Reanalysis of six garnetiferous specimens to evaluate textural signals of ordering of nucleation sites and competition for nutrients has resulted in a significantly more nuanced picture than observed in earlier studies. Although textural signals of ordering consistent with diffusion-controlled growth persist, results for the PM suite suggest an overprint from inhomogeneous nucleation that had been obscured by earlier lower-resolution data. This finding in turn inspires caution in the interpretation of specimens such as those in the WR suite, where alteration complicates data processing and may obscure signals for both randomness and clustering on short-length scales. The results for MD may serve as a caution, as some ordering was detected even though the sample's geologic history weakens the connection between conditions during garnet nucleation and growth and the arrangement of porphyroblasts observed today. Overall, the results of this study corroborate earlier findings of ordering and competition indicating diffusion-controlled nucleation and growth in these rocks, but the bar has been raised for the data quality and specimen favorability required to provide unambiguous information.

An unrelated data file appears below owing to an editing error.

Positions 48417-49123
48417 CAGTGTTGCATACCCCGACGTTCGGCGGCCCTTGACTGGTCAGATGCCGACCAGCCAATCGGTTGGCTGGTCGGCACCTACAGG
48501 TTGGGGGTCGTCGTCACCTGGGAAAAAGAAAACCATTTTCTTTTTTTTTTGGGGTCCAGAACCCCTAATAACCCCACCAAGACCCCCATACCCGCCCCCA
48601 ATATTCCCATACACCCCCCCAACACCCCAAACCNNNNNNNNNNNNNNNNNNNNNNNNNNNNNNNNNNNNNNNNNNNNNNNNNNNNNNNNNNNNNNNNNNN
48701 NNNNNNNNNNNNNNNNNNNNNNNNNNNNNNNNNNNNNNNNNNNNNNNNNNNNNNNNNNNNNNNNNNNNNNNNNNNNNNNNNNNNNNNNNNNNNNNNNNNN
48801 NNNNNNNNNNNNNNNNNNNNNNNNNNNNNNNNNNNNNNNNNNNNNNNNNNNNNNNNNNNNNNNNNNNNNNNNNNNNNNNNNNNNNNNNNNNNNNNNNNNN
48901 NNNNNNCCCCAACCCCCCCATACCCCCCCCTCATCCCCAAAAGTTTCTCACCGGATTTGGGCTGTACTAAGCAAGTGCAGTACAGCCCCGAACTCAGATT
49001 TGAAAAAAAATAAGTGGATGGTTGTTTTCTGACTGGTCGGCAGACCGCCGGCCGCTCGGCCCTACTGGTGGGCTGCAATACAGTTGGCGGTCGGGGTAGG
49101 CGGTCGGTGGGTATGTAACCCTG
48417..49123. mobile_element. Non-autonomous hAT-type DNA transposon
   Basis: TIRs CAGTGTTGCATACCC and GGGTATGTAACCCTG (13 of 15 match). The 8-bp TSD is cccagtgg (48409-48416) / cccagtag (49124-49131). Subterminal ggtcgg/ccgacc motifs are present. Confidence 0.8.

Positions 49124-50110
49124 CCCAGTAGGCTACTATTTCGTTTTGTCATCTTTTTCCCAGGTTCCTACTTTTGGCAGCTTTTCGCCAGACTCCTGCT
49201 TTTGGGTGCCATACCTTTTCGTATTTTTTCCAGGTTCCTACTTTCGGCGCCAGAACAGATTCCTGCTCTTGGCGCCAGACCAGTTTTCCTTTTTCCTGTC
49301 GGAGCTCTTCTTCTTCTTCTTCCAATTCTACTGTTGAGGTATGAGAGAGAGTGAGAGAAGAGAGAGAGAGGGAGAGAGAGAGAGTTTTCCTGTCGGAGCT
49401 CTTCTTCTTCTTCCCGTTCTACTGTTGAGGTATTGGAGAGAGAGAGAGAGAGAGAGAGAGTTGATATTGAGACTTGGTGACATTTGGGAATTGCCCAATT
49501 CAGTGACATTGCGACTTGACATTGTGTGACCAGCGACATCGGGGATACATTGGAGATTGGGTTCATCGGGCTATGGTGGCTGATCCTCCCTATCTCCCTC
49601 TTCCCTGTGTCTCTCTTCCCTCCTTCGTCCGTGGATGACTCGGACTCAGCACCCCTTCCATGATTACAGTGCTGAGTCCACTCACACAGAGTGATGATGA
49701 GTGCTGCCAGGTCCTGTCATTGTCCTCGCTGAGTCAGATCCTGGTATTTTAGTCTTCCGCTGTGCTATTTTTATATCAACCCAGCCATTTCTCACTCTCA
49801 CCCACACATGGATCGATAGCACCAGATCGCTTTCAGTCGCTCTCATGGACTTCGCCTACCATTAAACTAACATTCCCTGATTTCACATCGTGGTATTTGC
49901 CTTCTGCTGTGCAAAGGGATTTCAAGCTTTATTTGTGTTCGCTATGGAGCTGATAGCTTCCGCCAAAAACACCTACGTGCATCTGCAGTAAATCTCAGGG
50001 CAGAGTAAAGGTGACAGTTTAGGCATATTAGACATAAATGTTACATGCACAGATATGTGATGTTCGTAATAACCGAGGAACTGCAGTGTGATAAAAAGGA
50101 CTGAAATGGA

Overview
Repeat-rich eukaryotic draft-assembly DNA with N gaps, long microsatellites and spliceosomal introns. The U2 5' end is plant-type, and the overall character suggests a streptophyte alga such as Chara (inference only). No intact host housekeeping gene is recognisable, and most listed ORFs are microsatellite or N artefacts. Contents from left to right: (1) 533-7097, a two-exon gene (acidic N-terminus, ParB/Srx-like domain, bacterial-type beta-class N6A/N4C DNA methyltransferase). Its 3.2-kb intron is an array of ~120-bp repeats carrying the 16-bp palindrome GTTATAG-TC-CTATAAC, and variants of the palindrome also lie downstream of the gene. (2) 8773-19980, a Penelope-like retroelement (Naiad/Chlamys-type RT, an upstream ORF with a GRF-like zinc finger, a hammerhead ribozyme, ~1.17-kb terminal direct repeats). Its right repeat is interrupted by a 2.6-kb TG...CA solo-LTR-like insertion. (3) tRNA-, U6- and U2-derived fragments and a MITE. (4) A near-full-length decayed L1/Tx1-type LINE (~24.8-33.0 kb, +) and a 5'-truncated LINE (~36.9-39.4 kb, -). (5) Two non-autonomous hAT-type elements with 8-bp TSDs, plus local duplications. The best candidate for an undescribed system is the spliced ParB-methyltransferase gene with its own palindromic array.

See “Computational methods for quantitative analysis of three-dimensional features in geological specimens,” by R.A. Ketcham, Geosphere, v. 1, p. 32–41, doi: 10.1130/GES00001.1.

†Present address: Department of Geology, Western Washington University, Bellingham, Washington 98225, USA

This research was supported by National Science Foundation (NSF) grants EAR-9902682 and EAR-0113480. The High-Resolution X-ray Computed Tomography Facility at the University of Texas at Austin is supported in part by NSF grant EAR-0345710. The manuscript benefited from thorough reviews by C.T. Foster and an anonymous reviewer, and from editorial handling from M. Williams.